Reaction to smoking ban mixed
The University's "Smoke Free in 2003" ban on cigarette sales and smoking in and around residence halls has caused a mixed reaction on campus. Some students have embraced the smoking ban, while others have not. Still others believe that smoking should be banned from the residence halls, but the Eagle's Nest should still sell cigarettes.
"It's a pain...to go off campus to buy cigarettes," said graduate student Craig Staab, a smoker who said the ban would not seriously deter anyone from smoking. "Not selling cigarettes on campus is just an inconvenience." Some smokers and non-smokers said that the ban on smoking in and around the residence halls wasn't "that big of a deal."
"Personally, [the smoking ban] doesn't bother me," said freshman smoker Laura Goodell. "It's an excuse for me to get some fresh air and come outside." Goodell said she doesn't feel inconvenienced by the ban, but has concerns about what will happen during inclement weather.
Members of AU's international community have reacted somewhat differently to the ban, some expressing surprise and bewilderment at the anti-smoking policies that have emerged on campus and in some areas of the United States, including neighboring Montgomery County, Md. and New York City.
"It's not fair that they still sell beer in the Tavern and they took away our cigarettes," said Karleana Lahens, a sophomore from Puerto Rico. "Please sell cigarettes on campus again, I'm begging," she said.
Other international students support the ban. Yasuna Orai, a student from Japan, said she is "tired of being around smokers." Orai added that people can easily obtain a pack of cigarettes from vending machines for about $2 in Japan, where the age limit of 20 is rarely enforced. "Much more people care about smoking here in America," she said.
AU administrators said that the decision to implement the "Smoke Free in 2003" ban stemmed from the increase in requests for smoke-free housing, and decreased interest in smoking floors.
Other factors included student complaints about second-hand smoke, damage to carpets in Leonard Hall, which cost $8,000 to replace, and a fire in Letts Hall caused by an errant cigarette, according to the University. Julie Weber, executive director of Housing and Dining Programs, said there has been a "non-reaction" from students regarding the new policies.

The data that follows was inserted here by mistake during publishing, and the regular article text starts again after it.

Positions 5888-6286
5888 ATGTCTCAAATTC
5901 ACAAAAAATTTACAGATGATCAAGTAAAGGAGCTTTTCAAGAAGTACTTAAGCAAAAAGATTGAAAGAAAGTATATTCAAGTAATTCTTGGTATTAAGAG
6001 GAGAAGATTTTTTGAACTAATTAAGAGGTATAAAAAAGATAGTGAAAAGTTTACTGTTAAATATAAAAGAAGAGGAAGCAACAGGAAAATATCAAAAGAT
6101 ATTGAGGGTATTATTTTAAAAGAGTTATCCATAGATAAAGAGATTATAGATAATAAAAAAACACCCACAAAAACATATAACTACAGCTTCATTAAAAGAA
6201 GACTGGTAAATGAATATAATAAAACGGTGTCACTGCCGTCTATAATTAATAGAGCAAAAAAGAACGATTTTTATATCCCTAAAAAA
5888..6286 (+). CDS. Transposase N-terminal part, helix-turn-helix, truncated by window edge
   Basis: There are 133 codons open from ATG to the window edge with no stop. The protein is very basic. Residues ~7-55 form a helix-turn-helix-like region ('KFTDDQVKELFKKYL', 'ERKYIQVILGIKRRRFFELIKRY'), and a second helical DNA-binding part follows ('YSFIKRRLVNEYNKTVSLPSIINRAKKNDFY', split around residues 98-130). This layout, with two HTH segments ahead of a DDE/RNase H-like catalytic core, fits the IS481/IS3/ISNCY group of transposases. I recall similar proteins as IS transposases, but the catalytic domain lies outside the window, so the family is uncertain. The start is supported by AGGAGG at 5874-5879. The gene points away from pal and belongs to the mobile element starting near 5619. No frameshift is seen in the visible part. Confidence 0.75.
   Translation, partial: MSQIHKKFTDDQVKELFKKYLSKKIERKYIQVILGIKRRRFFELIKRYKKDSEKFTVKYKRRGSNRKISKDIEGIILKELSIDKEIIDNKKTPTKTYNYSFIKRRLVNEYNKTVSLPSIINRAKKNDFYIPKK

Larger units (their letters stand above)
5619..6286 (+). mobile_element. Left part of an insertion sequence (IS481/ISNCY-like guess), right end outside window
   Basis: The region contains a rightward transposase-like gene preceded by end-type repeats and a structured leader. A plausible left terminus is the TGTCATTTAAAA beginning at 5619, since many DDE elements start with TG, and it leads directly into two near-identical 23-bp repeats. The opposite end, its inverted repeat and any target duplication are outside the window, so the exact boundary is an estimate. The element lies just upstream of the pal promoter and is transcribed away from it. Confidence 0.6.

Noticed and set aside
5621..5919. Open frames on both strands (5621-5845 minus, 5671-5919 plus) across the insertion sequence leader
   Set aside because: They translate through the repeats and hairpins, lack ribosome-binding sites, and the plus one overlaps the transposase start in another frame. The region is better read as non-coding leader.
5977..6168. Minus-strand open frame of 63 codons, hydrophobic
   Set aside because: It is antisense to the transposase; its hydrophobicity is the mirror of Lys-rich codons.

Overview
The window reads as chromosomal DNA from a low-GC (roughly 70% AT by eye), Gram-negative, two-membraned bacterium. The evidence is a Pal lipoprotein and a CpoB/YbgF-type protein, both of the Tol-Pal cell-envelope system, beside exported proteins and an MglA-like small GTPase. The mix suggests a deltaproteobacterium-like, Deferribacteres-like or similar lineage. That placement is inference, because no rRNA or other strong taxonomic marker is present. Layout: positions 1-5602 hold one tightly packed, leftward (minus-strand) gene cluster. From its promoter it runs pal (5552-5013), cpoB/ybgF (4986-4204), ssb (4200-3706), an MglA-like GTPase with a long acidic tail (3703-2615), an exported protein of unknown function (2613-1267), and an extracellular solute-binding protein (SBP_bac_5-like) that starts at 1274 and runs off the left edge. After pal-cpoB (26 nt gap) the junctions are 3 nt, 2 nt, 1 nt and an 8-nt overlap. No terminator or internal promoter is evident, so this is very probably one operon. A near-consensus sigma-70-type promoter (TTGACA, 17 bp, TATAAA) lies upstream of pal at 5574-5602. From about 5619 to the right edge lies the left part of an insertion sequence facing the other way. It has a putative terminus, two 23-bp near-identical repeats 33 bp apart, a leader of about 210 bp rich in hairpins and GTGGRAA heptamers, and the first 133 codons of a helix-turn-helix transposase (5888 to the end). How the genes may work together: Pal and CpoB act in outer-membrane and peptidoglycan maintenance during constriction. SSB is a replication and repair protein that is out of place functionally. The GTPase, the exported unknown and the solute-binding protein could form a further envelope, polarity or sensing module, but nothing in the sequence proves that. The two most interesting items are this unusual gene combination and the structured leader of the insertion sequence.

"It didn't seem appropriate that the University [profited] from cigarette sales," said Weber, of the decision to halt cigarette sales in the Eagle's Nest. Weber cited selling alcohol in the Tavern as a different issue. "Responsible use of alcohol is not a health problem," she said.
Eagle's Nest employees have expressed less than enthusiasm about the new policy.
Eagle's Nest cashier Latoya Meyers said she commonly gets a statement like, "'Oh my God! ... You all don't sell cigarettes anymore?'" from students. "They're in shock," she said.
Manager Diaa Rishmani was shocked by the decision as well. He can't believe the amount of money his store is losing, he said. "I wasn't happy with the decision. As a store, it affects our profits. We did lose a lot of sales and customers," he said.
Rishmani declined to specify the amount of money lost by not selling cigarettes, but he said cigarette sales made "a couple hundred thousand" dollars last year.
"Is [the ban] going to affect the smokers in the school? I doubt it," said Rishmani. "They will buy them some place else."
Based on increased cigarette sales reported by local gas stations and convenience stores, Rishmani's prediction seems to be true. The CVS near the Washington College of Law was reported to have sold out their cigarette stocks in the first days of the ban.
The "Smoke Free in 2003" campaign is not the first of its kind. Smoking was banned from AU at its inception. Eventually smoking became acceptable on campus, until the late 1980s when the District passed a law requiring buildings to designate smoking and smoke-free areas. As a result of that law, AU completely banned smoking from buildings, except residence halls, said Jorge Abud, assistant vice president of Facilities and Administrative Services, who started working at AU in 1979. Though the new policy was generally accepted by students and staff, "there were cases where people continued to smoke in the buildings [after it was banned]," said Abud.